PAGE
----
After spending the summer high-altitude training, Saddiq Bey is in the best shape of his life. No, for real. Bey comes into the season at roughly the same playing weight from a season ago, but he looks physically different. He’s lowed his body fat, and he appears ready to build on an already impressive resume with the Detroit Pistons.
In two seasons as a Piston, Bey has developed into a volume three-point shooter, averaging 7 attempts and 36.1% from behind the arc. In his second season, Bey also showed offensive growth, nearly doubling his attempts off of the dribble and improving as a passer.
Bey may not be an athletic freak by NBA standards, but he is a man who eats, sleeps, and breathes basketball. His work ethic allows him to overcome his natural athletic limitations. He is constantly working on his game, his mind, and his body, and the improvements from year to year are evident on the court.
If there were any questions about Bey’s potential, those questions were largely addressed when Bey singly-handedly torched the Orlando Magic to the tune of 51 points. Not bad for a guy who was viewed during the draft process as a high-level role player who would be capped by a lack of athleticism.
Know your role, Saddiq Bey
Bey may not be the Pistons’ leading scorer this season, but he will be in the conversation. With the Pistons fielding one of the youngest rosters in the NBA, and last season’s leading scorer Jerami Grant off to Portland, the Pistons will look to Bey to provide some consistency and maturity on the court, especially on the offensive end.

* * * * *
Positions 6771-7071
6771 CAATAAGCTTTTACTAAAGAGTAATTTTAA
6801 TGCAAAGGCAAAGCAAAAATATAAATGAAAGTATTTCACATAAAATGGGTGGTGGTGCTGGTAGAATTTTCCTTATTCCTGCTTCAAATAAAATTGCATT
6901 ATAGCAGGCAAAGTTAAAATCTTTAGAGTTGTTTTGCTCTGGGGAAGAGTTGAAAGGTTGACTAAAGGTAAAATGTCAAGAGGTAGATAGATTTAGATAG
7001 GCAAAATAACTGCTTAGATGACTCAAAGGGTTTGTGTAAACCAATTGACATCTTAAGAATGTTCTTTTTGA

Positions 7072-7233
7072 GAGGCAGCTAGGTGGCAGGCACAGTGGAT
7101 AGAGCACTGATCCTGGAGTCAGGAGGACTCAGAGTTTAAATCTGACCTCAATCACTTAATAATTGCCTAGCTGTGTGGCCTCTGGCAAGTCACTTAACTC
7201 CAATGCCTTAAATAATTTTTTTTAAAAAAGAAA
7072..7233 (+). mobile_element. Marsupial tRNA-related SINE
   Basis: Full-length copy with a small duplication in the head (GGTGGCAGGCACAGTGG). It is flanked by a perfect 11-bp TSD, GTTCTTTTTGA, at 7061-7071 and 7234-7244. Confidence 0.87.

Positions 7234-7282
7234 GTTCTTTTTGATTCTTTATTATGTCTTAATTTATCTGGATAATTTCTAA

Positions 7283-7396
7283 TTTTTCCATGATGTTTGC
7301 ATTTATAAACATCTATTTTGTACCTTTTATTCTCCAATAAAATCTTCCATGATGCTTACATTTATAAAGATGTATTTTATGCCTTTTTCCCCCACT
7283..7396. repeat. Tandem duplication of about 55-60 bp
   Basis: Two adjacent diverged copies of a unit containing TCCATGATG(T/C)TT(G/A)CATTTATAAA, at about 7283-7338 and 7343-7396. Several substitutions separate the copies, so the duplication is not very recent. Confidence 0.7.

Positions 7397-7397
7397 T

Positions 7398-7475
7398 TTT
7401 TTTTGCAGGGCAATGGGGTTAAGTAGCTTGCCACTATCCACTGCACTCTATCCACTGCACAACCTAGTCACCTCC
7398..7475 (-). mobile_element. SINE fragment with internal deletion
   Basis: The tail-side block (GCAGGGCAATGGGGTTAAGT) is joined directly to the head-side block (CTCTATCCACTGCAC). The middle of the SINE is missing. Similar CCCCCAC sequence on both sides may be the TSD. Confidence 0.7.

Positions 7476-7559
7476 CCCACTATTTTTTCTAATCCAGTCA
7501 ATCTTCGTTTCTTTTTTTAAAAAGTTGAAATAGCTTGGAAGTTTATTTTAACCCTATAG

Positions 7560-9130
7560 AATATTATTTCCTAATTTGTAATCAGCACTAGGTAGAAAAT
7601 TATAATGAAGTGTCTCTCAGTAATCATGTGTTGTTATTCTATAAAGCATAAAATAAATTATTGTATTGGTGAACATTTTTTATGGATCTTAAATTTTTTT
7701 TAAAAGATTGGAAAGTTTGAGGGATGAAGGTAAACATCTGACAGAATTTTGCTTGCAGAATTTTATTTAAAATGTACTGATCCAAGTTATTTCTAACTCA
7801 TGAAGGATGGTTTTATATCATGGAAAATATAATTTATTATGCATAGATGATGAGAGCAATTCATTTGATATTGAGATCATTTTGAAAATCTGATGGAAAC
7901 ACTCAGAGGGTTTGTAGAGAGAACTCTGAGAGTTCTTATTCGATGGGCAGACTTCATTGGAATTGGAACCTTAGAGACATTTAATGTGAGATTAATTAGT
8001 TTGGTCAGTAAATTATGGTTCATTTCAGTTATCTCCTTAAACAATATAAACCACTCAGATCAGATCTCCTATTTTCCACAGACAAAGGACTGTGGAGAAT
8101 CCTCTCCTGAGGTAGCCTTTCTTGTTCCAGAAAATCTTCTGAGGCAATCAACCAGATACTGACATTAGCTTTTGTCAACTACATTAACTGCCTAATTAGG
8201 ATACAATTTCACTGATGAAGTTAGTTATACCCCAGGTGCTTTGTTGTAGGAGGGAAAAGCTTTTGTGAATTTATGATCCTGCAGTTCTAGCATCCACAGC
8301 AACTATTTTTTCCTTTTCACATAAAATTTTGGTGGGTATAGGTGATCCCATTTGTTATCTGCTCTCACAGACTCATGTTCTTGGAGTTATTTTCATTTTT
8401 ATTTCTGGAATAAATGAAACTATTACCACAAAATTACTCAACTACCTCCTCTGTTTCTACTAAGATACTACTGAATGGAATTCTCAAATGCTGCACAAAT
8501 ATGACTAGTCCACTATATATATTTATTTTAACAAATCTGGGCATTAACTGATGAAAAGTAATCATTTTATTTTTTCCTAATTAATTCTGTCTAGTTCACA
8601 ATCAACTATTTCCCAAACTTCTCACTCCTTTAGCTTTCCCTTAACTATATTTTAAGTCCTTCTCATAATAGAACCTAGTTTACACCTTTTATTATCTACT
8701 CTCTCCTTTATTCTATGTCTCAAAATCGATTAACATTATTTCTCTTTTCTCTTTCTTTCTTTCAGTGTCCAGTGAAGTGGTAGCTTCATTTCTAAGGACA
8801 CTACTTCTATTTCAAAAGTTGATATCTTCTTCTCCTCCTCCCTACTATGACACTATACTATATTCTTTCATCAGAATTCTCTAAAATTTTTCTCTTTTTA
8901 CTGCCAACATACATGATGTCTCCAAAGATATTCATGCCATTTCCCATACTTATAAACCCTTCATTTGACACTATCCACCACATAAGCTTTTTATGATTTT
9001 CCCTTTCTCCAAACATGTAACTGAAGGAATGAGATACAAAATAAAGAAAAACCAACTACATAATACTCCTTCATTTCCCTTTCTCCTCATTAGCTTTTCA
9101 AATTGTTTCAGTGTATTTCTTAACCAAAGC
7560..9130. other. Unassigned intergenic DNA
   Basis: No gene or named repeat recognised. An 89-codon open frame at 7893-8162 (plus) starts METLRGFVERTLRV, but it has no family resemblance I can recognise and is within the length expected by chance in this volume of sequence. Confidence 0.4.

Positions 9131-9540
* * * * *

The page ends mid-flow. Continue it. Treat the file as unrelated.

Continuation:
Bey’s role in the offense won’t be to facilitate, at least not primarily. The Pistons’ offense goes through Cade Cunningham. But Bey will be expected to capitalize on the opportunities created for him by Cunningham and the other primary ball handlers on the floor. He will also be expected to create offense for himself, something he’s getting better and better at.
In fact, expect Bey to have more featured opportunities. In the second quarter, when many of the starters are getting their rest, Bey may be the guy the Pistons leave in to keep pace with the other team.
Defensively, Bey will spend his time guarding the opposing team’s forwards. Bey has shown to be serviceable on defense, but that won’t be his calling card. Instead, Bey will focus on contesting shots and playing within the Pistons’ defensive scheme each night, which will likely focus on funneling the offense toward Isaiah Stewart, Jalen Duren, and company.
Bey has taken positive steps year-over-year, but this season might be the most important for him and the Pistons as they look to compete in each and every game. Bey is a good NBA player. Making the jump from an average NBA player to a good NBA player is one thing. But making the jump from a good player to a player that flirts with an All-Star appearance will prove to be more difficult. Bey’s role and utilization this season will likely afford him the opportunity to show that he is capable of becoming that player.
The minimum expectations for Bey heading into year three would be to match his scoring totals from a season ago but with slightly better efficiency. However, it’s not out of the realm of possibility for Bey to hover around 40% from behind the arc, and average nearly 20-points, three assists, and keep his turnover numbers around his career average of 1.0 per game.
Bey isn’t expected to be the Pistons’ best player this season. And if he is, that likely means that Cunningham didn’t take the next step in his development that we would have hoped for. But where Bey falls in this spectrum of outcomes may be the difference in the Pistons being able to compete for a play-in spot or compete for a top draft pick. Expect Bey to have a significant role for the Pistons this season, and expect him to be one of the team’s most important players in the 2022-23 season. These may be lofting expectations for the third-year player, but Bey has proven to be a player the Pistons can trust.